4. Laney, pg. 376.

5. Constable, pg. 390.

Receiving Life Freely – Part 8 (Video)

This is the eighth video in a series about the gospel of John – the only book of the Bible whose primary purpose is to tell non-Christians how to obtain eternal life and a future home in heaven (John 20:31). This video looks at the eighth and greatest miraculous sign recorded in the gospel of John involving the raising of Jesus Christ from the dead (John 19:1-20:31).

The movie clip subtitles are from the Good News Translation. All other Scripture are from the New King James Version of the Bible unless otherwise noted. Gospel of John pictures are used with permission from www.GoodSalt.com, Brooklyn Museum / FreeBibleimages.org, www.fishnetbiblestories.com, Good News Productions International and College Press Publishing, Sweet Publishing / FreeBibleimages.org, or they are creative common licenses. The copyrights of the images of the movie belong to Jesus.net. The Gospel of John movie clip is used with permission from Jesus.net. You may view the entire Life of Jesus movie at https://jesus.net/the-life-of-jesus/.

What must I do to get to heaven?

30 And truly Jesus did many other signs in the presence of His disciples, which are not written in this book; 31 but these are written that you may believe that Jesus is the Christ, the Son of God, and that believing you may have life in His name.” John 20:30-31

“What must I do to get to heaven?” This is the most important question you will ever ask. It is far more important than asking:

– “Who will I vote for in the next presidential election?”

“How much money do I make?”

“What do other people think of me?”

“How many educational degrees do I have next to my name?”

“What kind of job do I have?”

“Where do I live?”

“Am I married?”

“How many children do I have?”

“Am I successful at what I do?”

“Am I happy?”

By far the most important question you will ever ask is, “What must I do to get to heaven?” To put it another way, “What must I do to have eternal life?” If you have these questions, the most important book of the Bible for you to know and understand is the book of John. It is the fourth book of the New Testament. This book was written to non-Christians. While the rest of the Bible speaks primarily to those who know Jesus Christ as their personal Savior, John’s gospel has in mind those who do not know Christ as their personal Savior.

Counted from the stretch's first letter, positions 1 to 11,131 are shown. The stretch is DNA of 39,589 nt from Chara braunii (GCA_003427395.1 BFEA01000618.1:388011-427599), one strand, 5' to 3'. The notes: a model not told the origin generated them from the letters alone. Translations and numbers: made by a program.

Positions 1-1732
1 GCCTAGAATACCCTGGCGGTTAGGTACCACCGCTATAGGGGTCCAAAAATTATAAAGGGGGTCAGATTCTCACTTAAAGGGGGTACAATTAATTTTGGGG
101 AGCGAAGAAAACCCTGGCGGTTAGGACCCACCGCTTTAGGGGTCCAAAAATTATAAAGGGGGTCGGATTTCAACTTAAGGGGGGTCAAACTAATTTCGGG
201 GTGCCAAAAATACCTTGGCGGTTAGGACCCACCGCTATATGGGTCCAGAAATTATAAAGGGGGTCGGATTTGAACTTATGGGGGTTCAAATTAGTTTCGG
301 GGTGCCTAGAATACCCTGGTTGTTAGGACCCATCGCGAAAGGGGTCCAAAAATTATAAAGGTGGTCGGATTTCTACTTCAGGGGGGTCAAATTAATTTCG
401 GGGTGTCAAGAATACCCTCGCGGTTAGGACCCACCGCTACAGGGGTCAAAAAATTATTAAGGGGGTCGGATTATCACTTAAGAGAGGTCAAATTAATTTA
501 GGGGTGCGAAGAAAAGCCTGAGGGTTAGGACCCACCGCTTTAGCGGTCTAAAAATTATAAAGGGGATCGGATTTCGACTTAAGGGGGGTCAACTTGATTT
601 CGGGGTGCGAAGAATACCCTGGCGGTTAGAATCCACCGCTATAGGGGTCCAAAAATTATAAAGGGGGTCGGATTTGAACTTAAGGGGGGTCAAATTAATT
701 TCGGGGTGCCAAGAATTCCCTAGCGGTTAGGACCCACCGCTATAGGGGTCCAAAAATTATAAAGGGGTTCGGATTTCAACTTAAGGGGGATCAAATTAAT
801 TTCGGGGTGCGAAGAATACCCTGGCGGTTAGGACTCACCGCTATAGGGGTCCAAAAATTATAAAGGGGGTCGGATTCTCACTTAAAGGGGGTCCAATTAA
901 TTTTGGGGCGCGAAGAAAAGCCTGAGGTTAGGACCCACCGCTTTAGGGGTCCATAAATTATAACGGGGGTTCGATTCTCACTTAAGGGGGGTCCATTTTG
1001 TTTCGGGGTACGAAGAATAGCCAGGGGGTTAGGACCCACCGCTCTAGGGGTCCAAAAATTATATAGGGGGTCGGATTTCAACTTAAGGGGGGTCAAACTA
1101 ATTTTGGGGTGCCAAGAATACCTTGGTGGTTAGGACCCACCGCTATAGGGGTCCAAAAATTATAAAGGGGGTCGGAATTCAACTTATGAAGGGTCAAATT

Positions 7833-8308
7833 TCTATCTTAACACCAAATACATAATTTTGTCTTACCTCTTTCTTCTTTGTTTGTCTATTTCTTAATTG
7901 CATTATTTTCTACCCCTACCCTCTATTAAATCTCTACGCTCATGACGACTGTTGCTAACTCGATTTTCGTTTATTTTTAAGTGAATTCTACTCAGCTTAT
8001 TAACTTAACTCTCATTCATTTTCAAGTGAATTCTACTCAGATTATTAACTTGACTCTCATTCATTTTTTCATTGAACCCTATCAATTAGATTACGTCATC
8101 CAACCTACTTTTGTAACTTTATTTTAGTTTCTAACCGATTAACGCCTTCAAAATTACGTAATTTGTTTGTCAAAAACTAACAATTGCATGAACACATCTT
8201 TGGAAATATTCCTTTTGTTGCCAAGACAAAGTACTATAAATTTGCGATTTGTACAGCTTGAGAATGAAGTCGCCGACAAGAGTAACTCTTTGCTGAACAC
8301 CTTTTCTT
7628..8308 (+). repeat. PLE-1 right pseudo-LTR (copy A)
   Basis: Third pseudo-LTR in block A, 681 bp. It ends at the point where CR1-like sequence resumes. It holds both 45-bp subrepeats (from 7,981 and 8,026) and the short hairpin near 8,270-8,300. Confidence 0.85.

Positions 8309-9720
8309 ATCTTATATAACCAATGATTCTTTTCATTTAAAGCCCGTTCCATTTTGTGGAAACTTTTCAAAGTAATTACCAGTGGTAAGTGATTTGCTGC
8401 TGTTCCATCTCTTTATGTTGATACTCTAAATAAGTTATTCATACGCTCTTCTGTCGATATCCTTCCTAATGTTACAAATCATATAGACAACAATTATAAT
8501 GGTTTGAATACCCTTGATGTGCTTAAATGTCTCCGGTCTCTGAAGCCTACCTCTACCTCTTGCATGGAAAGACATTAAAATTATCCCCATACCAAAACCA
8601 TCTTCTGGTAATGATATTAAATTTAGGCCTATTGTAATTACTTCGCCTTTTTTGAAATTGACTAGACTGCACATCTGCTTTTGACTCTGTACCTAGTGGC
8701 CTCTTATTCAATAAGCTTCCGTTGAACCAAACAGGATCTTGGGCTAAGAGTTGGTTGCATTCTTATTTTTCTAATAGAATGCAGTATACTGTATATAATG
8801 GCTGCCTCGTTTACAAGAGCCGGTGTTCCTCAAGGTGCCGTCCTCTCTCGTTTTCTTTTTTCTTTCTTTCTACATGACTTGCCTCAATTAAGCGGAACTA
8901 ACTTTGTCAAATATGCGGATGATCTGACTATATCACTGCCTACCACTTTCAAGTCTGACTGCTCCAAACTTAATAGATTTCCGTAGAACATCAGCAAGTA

In the gospel of John, we are told over and over again what we must do to get to heaven. Hopefully, before you finish reading this article you will at the very least know what God says you must do to get to heaven.  

Please understand that what I am going to share with you is from the Bible. The Bible is God’s Word. We are told, “All Scripture is given by inspiration of God, and is profitable for doctrine, for reproof, for correction, for instruction in righteousness” (2 Timothy 3:16). The word “inspiration” (theopneustos) literally means “God-breathed.” 1

“All Scripture” includes both Old and New Testaments. Every word in the Bible is God-breathed or from the mouth of God. There are no errors in the Bible. Not on theology. Not on science. Not on history. Not on any detail. The Bible is inerrant since it is God’s Word and God does not err.” 2

So when we read the Bible we are reading the very words of God. The Scriptures did not originate from humans beings. The Bible tells us, 20 No prophecy of Scripture is of any private interpretation, 21 for prophecy never came by the will of man, but holy men of God spoke as they were moved by the Holy Spirit.” (2 Peter 1:20-21). God the Holy Spirit directed these different human authors to write each word down without error.

Since all Scripture is inspired by God, then all Scripture is profitable for teaching (instructing you in the truths that you need to know), for rebuking (reproving you for what you’ve done wrong), for correcting (showing you what is right), and for training in righteousness (guiding you to approach life as God intended it to be lived)” 3 (2 Timothy 3:16). So as we look at what God says about how to receive eternal life, we need to be open to God’s Word giving us “doctrine” or truths  we need to know about how to get to heaven. His Word may give us “reproof” and show us what beliefs about salvation we have that are wrong. The Bible may also give us “correction” and show us the right way to believe. And finally, the Bible may give us “instruction in righteousness” so we may approach the way to heaven God’s way.

In John 20:30-31, the apostle John summarizes the purpose of his book. 30 And truly Jesus did many other signs in the presence of His disciples, which are not written in this book; 31 but these are written that you may believe that Jesus is the Christ, the Son of God, and that believing you may have life in His name.” (John 20:30-31). John reports that he was selective in recording miraculous “signs” that appeared in his gospel. Many “other signs” were performed by Jesus which are not recorded in this book. The word “signs” (sēmeia) refers to Jesus’ miracles and is intended to signify something about Jesus. 4  They are intended to tell us something about His Person and His character. John selected some of the most convincing words and works of Jesus which point to Who He is. Each of these miraculous signs is a picture of salvation: